State House reporter Dan Ring has a story today in The Republican reporting that Attorney General Martha Coakley will open an investigation into whether the trustees of the University of Massachusetts violated the state open meeting law when they met in closed session to interview finalists for the job of university president.
Dan interviewed me for this story and, as he reports, my opinion is that the violation is clear. When a government body is filling a job opening, the law allows closed-door meetings only at the preliminary stages of the process. Once the final pool of candidates is identified, the rest of the process should take place in the open.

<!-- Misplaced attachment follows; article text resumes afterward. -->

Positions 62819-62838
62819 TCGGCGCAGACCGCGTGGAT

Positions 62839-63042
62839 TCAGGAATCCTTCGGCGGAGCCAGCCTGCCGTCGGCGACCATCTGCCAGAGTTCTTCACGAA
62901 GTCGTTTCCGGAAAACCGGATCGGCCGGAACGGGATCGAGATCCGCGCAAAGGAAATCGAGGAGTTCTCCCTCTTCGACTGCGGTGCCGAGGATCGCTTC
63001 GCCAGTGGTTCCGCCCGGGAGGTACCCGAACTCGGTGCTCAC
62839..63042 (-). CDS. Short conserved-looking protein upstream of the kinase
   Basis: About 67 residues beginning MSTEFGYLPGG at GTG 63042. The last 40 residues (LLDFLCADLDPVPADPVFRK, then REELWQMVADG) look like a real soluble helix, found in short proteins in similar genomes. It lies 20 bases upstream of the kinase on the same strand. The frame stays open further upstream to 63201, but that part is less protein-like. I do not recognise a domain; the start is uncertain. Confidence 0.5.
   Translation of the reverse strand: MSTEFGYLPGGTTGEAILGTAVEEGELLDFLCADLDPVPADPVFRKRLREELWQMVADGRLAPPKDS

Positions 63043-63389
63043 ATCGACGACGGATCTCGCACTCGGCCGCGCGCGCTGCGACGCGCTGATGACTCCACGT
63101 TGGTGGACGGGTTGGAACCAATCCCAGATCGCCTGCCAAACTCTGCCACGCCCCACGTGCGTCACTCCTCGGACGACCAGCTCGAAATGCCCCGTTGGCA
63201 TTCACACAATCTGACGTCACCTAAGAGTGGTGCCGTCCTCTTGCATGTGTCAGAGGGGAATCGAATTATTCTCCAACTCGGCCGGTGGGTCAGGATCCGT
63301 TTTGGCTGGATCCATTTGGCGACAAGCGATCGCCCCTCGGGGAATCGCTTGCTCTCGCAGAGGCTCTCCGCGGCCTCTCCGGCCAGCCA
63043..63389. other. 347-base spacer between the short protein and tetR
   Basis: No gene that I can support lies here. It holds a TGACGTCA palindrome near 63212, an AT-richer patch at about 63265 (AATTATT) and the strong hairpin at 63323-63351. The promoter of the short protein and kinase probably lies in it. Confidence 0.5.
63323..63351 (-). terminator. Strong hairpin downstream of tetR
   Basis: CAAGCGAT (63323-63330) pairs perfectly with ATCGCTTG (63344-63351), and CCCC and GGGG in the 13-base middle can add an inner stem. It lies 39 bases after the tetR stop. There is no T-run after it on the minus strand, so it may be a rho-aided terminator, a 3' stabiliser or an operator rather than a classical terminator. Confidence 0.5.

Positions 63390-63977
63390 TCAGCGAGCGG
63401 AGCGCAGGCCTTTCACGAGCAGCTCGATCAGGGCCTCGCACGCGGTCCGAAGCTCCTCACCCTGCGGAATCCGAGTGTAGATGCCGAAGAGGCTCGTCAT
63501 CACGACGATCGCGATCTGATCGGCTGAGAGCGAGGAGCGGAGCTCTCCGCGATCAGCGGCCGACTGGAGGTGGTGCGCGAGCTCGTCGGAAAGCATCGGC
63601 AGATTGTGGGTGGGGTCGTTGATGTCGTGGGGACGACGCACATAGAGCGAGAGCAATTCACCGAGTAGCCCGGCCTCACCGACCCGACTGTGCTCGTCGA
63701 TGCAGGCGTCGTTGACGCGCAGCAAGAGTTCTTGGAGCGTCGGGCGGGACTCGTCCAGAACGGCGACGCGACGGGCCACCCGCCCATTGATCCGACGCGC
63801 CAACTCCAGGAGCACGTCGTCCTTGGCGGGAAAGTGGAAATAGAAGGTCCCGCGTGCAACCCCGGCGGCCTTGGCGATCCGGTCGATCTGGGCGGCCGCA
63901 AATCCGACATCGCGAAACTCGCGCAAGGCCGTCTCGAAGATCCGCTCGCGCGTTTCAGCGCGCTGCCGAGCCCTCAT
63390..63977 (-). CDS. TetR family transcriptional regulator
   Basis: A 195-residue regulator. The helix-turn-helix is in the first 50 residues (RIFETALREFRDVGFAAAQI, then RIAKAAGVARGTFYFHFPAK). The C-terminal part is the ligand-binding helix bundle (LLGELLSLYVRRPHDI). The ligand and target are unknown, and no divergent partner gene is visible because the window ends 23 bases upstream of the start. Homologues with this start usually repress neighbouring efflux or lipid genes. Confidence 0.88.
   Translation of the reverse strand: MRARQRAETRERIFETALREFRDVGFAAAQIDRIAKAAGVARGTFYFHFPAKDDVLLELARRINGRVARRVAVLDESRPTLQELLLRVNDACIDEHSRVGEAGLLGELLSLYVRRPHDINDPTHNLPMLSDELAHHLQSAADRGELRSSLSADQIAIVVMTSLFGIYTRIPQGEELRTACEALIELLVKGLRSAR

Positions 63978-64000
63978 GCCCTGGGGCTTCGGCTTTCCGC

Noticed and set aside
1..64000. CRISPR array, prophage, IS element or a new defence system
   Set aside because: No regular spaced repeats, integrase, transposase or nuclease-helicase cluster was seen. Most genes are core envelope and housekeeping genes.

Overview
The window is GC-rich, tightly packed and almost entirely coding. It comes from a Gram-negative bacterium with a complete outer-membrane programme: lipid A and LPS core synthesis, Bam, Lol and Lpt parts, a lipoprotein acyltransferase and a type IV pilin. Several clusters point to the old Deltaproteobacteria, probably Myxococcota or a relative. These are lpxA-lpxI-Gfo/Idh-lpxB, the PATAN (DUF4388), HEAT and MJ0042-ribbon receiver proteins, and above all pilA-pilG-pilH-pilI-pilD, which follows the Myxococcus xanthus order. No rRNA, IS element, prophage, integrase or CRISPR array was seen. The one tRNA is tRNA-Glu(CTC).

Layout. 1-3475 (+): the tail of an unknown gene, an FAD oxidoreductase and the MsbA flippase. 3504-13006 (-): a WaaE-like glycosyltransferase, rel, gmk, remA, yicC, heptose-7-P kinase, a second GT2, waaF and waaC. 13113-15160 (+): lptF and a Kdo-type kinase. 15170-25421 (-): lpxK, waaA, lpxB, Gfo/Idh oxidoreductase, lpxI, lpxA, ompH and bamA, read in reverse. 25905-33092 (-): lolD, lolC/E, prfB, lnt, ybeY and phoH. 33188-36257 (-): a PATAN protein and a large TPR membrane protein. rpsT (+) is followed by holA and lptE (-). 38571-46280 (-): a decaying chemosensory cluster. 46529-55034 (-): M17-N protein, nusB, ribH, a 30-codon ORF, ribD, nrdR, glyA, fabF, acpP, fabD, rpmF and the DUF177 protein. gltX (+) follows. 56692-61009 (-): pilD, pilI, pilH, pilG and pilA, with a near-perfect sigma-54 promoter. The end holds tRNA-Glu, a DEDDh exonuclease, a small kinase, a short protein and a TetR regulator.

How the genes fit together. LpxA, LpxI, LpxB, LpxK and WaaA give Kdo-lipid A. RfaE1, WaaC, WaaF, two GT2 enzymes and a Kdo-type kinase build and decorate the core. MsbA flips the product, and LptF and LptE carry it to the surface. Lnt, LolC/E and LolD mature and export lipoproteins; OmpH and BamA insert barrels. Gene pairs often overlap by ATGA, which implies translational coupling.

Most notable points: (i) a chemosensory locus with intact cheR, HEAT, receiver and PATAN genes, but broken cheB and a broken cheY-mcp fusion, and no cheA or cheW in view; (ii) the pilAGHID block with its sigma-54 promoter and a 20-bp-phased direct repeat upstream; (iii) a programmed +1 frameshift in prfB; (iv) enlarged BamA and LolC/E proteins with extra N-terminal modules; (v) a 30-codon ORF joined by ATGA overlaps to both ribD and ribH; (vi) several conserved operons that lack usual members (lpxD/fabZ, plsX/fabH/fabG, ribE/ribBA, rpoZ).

That only makes sense. The public has a right to know about the candidates for a public job. That is especially the case for a public job as important as president of the state university.
To me, this story is yet another illustration of why the state's open meeting law needs more teeth and fewer exceptions. Here, the UMass trustees ignored both the letter and the spirit of the law. To justify their closed-door meetings, they relied on two exceptions in the law that clearly did not pertain to this situation.
It remains to be seen what the AG's office will conclude. To me, the violation seems indisputable.